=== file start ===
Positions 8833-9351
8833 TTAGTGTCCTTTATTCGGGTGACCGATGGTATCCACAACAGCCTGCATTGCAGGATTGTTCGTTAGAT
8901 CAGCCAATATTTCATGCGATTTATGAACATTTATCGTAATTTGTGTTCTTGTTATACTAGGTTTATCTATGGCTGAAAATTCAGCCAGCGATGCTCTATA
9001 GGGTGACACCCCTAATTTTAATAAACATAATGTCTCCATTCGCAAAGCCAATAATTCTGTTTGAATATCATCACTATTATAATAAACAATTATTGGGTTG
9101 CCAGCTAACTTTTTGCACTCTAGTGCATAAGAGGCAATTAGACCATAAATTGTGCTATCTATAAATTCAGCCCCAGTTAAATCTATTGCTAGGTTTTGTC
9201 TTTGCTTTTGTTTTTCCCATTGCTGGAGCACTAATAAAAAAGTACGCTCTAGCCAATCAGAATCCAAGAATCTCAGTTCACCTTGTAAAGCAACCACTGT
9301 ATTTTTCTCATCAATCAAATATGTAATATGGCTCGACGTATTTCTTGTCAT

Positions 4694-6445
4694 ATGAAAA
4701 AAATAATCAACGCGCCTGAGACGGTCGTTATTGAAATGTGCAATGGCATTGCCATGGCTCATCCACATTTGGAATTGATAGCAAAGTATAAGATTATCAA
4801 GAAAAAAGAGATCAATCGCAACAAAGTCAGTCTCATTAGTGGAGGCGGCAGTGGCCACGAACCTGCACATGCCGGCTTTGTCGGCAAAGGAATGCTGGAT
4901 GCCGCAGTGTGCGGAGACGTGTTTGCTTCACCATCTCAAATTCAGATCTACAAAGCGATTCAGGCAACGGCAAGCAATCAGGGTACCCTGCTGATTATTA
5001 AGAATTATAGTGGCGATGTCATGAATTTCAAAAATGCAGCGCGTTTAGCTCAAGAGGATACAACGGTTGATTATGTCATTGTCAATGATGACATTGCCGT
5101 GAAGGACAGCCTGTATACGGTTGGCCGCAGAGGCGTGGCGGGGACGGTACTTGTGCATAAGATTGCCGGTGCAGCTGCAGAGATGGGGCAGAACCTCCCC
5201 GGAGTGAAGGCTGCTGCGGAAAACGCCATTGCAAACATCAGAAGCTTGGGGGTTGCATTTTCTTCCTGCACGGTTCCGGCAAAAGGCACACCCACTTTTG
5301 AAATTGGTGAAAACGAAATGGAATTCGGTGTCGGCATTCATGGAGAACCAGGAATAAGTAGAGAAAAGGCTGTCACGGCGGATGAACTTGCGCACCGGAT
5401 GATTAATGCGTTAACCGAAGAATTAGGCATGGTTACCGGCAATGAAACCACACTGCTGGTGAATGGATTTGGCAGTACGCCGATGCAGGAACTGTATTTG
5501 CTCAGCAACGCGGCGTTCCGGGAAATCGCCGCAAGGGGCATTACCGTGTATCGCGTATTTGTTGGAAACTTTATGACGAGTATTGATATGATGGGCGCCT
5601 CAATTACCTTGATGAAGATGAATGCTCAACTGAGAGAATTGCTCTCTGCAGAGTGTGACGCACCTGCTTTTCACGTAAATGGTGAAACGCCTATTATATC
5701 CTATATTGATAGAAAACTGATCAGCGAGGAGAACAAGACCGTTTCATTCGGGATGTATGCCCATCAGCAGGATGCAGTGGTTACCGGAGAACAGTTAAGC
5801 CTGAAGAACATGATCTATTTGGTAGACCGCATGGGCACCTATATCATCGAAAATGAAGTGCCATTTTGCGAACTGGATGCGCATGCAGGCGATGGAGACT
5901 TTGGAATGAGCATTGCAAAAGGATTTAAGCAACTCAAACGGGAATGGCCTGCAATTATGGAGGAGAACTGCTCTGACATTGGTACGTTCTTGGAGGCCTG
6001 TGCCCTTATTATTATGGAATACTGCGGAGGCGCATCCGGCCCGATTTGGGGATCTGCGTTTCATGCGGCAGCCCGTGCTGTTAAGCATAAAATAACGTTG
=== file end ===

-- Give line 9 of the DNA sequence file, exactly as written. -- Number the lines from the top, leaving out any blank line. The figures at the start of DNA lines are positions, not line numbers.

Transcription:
4694 ATGAAAA